In the final portion of a TechTrek class meeting in February, Jere Doyle gives his young charges a tech history lesson. First, he channels Socrates and draws knowledge and understanding out of the students by peppering them with questions.
“Google,” says Doyle. “What kind of company is it?”
“A data company,” suggests one young woman.
“Why do you say that?”
“Everything is based on data.”
“That they make on their own?”
“Where do they get it from?”
“From people, users.”
“It’s an advertising company,” says JB Bruggeman ’19, a business analytics and marketing student. (Atypically, TechTrek West will be a trip home for Bruggeman: he grew up in Silicon Valley.)
Doyle asks, “Why do you say that?”
“Because 90 percent of their revenues come from advertising.”
“What’s their most successful product?” Doyle asks the class.
“The search engine,” a student answers.
“Search,” Doyle agreed. “Unlike when I was here in the old days, and you had to go to Bapst Library to look something up.”
The class dwells on why, if Google has been so successful with its search engine and ad revenues, its parent company, Alphabet, has been pursuing “moonshots,” such as the hot-air balloon (intended to bring internet service to the Third World) and self-driving cars.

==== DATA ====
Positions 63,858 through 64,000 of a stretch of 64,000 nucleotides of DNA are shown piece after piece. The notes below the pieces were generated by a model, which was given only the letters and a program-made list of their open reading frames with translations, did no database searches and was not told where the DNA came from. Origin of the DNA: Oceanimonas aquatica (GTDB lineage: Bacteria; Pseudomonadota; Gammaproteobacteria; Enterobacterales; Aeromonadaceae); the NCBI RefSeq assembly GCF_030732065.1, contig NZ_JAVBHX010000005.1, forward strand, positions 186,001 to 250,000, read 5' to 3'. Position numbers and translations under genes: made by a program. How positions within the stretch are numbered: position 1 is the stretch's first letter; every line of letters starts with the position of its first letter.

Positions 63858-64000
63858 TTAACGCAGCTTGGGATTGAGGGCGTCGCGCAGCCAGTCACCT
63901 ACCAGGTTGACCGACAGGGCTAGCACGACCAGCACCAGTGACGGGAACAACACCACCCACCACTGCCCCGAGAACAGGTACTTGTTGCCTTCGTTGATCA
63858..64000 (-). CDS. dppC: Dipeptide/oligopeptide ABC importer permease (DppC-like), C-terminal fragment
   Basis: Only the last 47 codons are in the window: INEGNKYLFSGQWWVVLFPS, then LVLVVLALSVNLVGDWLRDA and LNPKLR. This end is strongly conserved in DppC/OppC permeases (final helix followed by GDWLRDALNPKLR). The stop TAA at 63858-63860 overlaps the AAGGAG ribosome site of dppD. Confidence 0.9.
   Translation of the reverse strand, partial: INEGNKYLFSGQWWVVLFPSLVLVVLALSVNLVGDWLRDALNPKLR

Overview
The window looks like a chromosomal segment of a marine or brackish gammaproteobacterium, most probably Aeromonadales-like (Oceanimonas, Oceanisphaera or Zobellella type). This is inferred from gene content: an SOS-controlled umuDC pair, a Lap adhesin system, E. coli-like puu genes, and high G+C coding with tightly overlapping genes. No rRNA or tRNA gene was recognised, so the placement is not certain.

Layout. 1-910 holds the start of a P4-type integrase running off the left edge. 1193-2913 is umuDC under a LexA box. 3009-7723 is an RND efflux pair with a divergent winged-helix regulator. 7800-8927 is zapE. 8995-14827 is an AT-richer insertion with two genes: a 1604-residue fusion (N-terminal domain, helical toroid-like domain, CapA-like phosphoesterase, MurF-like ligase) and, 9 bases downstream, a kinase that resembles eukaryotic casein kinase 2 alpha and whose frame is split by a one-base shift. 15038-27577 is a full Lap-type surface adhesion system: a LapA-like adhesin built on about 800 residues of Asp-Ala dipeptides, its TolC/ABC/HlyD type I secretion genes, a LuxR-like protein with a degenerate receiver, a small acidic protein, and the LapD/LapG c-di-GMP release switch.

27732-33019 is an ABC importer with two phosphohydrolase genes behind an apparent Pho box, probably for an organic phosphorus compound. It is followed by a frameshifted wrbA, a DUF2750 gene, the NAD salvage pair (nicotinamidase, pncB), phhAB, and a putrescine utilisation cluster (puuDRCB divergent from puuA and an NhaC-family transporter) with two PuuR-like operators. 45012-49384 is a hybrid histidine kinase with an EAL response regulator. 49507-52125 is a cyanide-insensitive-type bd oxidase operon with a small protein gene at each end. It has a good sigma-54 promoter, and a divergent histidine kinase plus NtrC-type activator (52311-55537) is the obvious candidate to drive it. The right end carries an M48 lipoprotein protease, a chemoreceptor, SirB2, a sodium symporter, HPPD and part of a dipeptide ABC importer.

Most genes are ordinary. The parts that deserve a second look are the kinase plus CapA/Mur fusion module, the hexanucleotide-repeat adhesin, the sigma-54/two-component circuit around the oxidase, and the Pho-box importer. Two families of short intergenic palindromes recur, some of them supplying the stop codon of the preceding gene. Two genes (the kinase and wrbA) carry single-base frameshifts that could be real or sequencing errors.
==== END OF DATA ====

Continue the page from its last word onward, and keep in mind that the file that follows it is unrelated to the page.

“I’ve been stuck behind self-driving test cars,” says JB Bruggeman ’19, recalling incidents on the highways back home in California. “They’re sooo slow.”
“If you honk, do they speed up?” Doyle wonders.
But for all the criticism or investor concern that Google lacks focus, Doyle goes on, “they nailed search [and] they nailed local [advertising]. Does anyone know who their big competitor was, back in 1999? The Yellow Pages. If you were a plumber, you would pay $3,000 for an ad in the phone book. Maybe it got you a call. Who knows? Google said, ‘We’ll only charge you if somebody calls.’”
As a result of their laser focus on that model, made possible by their excellence in algorithms and analytics, Google remained standing amid the dot-com bust of the early 2000s. “I think Google saved the internet,” says Doyle.
Doyle’s co-instructor Gerald Kane weighs in on the company’s current moonshots. “What legacy companies run into is, they don’t know how to be innovative anymore. Once you’re a big company, it’s hard to manage 60,000 employees. It’s a bureaucracy. Google’s approach is to plant a thousand flowers,” in the form of bets—that is, research—on other products. “That’s how to remain innovative. That’s the whole game.”